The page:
(1/11/11) Sadly, today, justice "is mostly a matter of vengeance and retribution more than a matter of trying to set things right. Perhaps the best example of justice is from Starship Troopers (the book, not the movie of course). He basically says capital punishment should never be a matter of vindication. It should be for those instances where somebody does something horrifically wrong like the serial rape of children, etc. In those instances the individual is suffering from some sort of break and is unable to function as a member of society. There are two main possibilities for that individual in that case. Either they can be rehabilitated and "fixed" for lack of a better term - in which case they will be forced to live the remainder of their days haunted by the memory of their own attrocities. This is nothing short of cruelty (I have personally known one of these cases and it truly is cruelty for him to be forced to live when all he wants is an end to it). The other possibility is that the individual is incapable of rehabilitation and will never be able to function as a member of society. In these cases the individual cannot be allowed to be free due to the damage that they will inevitably do to all around them, which leaves two further possibilities in dealing with them. The first is the most common used today - put them in a cage for the rest of their lives at great cost to the taxpayer and in what amounts to the slow torment of their knowing that they will die in that cage alone and hated. The other option is of course to put them down. In both cases mercy is a sharp blade. Too many people scream for "justice" when what they really want is revenge. Often they go hand in hand, but if something is done for the purpose of seeking vengeance, then it is not quite the same as justice. I find that it is, in many regards, the actual intent that defines the difference. Trying to set things right as best as possible has a certain purity which is vastly different to the socio-political machine that is laughably refered to as the justice system." [Kaedryc Stephens, private communication]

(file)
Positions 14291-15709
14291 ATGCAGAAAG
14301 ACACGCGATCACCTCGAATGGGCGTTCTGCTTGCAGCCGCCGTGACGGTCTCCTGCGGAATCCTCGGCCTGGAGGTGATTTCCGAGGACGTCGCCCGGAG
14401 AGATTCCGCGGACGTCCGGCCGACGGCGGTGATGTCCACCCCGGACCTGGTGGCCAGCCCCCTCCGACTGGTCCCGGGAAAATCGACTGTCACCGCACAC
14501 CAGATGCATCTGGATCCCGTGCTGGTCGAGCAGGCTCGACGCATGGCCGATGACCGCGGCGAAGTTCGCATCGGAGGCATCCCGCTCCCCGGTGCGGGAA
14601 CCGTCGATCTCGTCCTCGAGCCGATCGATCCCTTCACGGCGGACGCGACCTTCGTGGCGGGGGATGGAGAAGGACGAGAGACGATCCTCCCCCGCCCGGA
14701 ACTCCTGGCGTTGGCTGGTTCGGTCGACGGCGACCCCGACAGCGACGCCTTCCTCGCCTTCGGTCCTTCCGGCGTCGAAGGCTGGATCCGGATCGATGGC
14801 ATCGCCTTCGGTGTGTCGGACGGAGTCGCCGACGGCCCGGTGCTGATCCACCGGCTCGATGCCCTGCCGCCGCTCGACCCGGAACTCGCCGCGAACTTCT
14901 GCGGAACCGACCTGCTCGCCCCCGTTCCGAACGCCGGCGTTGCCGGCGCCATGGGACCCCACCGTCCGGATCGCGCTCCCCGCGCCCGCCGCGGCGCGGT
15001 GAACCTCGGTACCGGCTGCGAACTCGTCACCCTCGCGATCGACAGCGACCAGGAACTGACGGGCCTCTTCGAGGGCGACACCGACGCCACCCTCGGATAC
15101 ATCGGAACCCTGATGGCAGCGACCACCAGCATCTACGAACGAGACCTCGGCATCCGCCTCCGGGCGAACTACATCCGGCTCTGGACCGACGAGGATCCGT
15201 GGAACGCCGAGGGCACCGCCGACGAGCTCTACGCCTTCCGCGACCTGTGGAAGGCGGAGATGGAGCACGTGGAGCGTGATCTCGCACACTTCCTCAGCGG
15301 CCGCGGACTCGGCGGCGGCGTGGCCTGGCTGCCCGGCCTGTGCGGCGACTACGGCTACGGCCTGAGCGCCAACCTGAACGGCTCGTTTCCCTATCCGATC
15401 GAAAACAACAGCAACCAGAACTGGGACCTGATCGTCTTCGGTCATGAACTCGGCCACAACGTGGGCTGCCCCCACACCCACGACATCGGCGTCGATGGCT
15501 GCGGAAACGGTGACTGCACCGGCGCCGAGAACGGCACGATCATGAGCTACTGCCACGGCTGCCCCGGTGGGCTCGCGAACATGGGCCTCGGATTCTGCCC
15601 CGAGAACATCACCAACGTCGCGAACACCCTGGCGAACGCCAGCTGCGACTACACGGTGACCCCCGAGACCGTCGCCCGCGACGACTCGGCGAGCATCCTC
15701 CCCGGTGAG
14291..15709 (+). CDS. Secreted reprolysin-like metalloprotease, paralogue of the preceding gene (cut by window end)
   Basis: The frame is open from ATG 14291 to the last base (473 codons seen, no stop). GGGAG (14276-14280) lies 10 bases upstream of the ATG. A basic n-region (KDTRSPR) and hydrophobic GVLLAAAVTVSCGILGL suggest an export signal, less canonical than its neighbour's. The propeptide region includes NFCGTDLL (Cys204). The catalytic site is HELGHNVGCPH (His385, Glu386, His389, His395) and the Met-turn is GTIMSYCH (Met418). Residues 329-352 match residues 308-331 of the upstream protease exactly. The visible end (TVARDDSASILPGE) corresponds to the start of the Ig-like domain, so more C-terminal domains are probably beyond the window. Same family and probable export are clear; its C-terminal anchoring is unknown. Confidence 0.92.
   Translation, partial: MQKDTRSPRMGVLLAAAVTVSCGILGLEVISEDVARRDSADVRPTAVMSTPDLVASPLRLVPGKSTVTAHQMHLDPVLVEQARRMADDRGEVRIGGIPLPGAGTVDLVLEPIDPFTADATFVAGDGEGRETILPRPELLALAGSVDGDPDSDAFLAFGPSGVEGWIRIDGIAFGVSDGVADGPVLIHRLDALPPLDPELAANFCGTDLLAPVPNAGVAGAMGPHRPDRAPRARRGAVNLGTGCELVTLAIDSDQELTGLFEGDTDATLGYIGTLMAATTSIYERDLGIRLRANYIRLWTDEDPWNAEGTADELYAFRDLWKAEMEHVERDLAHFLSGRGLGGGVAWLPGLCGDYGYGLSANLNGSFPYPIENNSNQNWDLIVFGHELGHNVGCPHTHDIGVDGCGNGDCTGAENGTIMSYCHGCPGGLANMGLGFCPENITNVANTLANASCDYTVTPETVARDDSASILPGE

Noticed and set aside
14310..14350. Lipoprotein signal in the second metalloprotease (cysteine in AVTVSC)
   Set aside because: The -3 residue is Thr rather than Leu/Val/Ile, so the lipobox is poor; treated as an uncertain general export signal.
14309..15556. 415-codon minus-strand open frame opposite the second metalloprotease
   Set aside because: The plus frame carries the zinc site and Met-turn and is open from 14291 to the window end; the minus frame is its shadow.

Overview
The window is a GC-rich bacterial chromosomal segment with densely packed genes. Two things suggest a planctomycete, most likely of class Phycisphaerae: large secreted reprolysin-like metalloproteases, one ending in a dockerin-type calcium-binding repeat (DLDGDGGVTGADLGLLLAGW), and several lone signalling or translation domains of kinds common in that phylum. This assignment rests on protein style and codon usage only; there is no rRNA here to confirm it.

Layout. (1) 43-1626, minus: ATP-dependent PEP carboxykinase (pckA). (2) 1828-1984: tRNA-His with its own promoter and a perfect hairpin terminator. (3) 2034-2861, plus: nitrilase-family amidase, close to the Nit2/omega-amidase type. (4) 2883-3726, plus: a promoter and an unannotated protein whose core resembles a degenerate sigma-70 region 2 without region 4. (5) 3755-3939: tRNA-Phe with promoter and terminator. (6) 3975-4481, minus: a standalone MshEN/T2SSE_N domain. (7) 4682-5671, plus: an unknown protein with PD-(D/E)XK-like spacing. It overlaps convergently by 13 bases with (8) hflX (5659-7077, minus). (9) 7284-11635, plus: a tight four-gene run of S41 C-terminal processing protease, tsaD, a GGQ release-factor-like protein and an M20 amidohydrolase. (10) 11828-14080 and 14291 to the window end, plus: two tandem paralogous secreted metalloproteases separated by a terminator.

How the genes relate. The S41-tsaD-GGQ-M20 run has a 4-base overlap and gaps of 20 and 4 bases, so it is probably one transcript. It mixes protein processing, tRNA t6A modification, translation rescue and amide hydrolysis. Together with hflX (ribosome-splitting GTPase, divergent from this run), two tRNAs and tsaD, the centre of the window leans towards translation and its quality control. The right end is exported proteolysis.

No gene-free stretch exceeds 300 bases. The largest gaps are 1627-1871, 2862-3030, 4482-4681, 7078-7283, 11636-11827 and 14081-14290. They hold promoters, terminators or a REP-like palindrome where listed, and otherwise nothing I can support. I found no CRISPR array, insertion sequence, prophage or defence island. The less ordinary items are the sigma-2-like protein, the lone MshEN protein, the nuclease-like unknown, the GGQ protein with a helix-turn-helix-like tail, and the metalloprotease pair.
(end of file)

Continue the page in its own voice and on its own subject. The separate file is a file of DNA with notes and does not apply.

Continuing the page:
The Nature of Law is the distinction between Order based on justice and that based on control. Any and all laws and established order that is intended to control, is anathema to justice. The alleged need for control derives from fear, pure and simple; and inevitably is designed to thwart someone's very personal and individualized pursuit of happiness. Justice, on the other hand, derives from a recognition of the connectedness of life and a resultant equality.